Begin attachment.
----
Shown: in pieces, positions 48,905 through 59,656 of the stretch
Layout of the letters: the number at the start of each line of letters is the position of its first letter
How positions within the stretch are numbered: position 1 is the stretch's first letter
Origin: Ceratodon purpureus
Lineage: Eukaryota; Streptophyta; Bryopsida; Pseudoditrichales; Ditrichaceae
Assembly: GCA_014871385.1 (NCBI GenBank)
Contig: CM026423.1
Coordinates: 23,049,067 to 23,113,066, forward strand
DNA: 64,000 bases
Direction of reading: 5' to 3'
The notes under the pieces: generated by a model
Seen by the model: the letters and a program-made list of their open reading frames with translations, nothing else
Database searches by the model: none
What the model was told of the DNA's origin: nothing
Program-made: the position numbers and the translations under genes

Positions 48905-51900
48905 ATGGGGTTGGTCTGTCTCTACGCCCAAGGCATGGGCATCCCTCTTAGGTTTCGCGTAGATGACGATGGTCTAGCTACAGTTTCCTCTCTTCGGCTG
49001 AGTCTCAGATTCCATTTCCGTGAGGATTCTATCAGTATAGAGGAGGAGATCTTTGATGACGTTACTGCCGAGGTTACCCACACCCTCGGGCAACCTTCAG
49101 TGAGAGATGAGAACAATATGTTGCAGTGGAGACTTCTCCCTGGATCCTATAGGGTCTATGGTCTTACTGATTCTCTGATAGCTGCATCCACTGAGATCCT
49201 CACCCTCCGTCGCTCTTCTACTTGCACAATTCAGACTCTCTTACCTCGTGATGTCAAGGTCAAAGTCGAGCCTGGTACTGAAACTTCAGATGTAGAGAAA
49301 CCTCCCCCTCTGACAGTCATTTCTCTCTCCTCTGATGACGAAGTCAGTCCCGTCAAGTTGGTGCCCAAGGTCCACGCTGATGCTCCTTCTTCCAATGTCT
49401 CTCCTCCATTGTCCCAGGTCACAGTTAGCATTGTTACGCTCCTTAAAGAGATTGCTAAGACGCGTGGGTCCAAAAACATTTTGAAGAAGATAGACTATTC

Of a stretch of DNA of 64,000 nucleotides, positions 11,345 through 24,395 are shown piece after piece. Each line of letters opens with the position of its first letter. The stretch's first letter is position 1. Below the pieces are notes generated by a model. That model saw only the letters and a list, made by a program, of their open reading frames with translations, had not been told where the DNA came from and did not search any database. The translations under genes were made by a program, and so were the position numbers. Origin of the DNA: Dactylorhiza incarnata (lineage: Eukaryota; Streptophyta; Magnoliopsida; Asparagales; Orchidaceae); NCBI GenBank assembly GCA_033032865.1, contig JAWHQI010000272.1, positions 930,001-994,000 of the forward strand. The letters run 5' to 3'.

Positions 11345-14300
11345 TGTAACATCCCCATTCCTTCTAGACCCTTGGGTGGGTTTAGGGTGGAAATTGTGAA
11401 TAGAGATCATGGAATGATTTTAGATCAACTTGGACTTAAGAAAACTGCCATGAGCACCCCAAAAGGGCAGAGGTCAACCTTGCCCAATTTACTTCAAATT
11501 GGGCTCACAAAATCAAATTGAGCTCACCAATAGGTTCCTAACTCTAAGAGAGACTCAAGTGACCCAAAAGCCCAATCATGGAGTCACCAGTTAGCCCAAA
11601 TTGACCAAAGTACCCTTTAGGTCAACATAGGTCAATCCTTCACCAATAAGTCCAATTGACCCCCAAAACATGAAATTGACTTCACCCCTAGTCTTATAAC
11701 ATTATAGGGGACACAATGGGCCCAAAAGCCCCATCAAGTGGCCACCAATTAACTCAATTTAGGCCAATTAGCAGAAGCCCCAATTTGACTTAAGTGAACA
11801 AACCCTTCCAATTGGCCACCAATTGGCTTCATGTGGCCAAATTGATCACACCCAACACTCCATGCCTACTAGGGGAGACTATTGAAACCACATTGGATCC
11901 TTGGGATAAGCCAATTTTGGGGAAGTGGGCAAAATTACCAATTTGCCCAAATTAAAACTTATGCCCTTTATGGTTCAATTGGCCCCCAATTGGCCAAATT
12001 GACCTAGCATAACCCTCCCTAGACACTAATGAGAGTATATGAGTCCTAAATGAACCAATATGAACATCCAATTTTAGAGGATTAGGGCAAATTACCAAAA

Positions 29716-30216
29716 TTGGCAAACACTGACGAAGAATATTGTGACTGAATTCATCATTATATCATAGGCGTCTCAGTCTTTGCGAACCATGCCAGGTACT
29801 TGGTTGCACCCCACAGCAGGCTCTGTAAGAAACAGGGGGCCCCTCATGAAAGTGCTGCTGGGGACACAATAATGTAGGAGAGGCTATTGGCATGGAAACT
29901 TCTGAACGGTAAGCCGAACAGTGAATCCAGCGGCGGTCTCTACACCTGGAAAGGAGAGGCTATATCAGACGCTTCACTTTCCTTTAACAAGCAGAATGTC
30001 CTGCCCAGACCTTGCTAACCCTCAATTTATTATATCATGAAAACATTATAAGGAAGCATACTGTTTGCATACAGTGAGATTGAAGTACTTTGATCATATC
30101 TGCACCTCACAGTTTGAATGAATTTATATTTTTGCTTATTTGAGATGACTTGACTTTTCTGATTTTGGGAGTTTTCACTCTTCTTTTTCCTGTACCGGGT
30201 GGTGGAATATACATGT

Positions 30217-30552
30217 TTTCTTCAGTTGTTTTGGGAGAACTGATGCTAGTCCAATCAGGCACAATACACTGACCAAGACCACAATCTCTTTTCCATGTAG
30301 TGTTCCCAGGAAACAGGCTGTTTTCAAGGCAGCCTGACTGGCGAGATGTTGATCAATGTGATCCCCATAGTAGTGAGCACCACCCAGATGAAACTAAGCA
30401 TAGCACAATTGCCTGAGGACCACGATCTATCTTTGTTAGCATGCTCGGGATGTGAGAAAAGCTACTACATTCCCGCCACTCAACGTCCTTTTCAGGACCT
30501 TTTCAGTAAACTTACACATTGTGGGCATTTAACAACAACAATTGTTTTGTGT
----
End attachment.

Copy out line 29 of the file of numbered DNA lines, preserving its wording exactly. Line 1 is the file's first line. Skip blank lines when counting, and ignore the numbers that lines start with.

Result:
11701 ATTATAGGGGACACAATGGGCCCAAAAGCCCCATCAAGTGGCCACCAATTAACTCAATTTAGGCCAATTAGCAGAAGCCCCAATTTGACTTAAGTGAACA